- Wearing the Cloak: Dressing the Soldier in Roman Times (hardback, not yet published. Pre-publication price £19). The book contains nine chapters on Roman military textiles and equipment that take textile research to a new level. Hear the sounds of the Roman soldiers' clacking belts and get a view on their purchase orders with Egyptian weavers. Could armour be built of linen? Who had access to what kinds of prestigious equipment? And what garments and weapons were deposited in bogs at the edge of the Roman Empire? The authors draw upon multiple sources such as original textual and scriptural evidence, ancient works of art and iconography and archaeological records and finds. The chapters cover - as did the Roman army - a large geographical span: Egypt, the Levant, the Etruscan heartland and Northern Europe. Status, prestige and access are viewed in the light of financial and social capacities and help shed new light on the material realities of a soldier's life in the Roman world.
Table of contents on the webpage.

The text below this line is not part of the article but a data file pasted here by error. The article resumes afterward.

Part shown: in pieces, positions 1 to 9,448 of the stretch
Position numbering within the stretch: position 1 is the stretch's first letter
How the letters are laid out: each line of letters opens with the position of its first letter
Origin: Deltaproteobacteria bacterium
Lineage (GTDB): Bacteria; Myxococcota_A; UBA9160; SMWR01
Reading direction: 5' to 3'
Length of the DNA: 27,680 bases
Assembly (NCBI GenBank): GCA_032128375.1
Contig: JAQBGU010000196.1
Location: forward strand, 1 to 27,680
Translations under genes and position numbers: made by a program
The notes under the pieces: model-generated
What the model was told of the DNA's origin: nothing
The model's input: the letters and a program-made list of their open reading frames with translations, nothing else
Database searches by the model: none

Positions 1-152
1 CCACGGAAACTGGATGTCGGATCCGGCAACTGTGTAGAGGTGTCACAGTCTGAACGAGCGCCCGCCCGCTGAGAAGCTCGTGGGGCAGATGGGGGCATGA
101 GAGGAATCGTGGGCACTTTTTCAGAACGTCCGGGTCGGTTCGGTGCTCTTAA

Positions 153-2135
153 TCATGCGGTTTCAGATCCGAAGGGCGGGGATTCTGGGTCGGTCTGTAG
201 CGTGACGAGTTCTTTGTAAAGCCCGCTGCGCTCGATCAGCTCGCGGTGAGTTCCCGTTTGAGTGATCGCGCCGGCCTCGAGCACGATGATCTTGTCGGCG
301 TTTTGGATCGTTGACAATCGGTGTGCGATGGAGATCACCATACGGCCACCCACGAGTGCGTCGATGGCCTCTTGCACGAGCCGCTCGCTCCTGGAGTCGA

- Textiles & Textile Production in Europe: From Prehistory to AD 400 (hardback, not yet published. Pre-publication price £39). Twenty-three chapters collect and systematise essential information on textiles and textile production from sixteen European countries, resulting in an up-to-date and detailed sourcebook and an easily accessible overview of the development of European textile technology and economy from prehistory to AD 400. All chapters have an introduction, give the chronological and cultural background and an overview of the material in question organised chronologically and thematically. The sources of information used by the authors are primarily textiles and textile tools recovered from archaeological contexts. In addition, other evidence for the study of ancient textile production, ranging from iconography to written sources to palaeobotanical and archaeozoological remains are included. The introduction gives a summary on textile preservation, analytical techniques and production sequence that provides a background for the terminology and issues discussed in the various chapters. Extensively illustrated, with over 200 colour illustrations, maps, chronologies and index, this will be an essential sourcebook not just for textile researchers but also the wider archaeological community.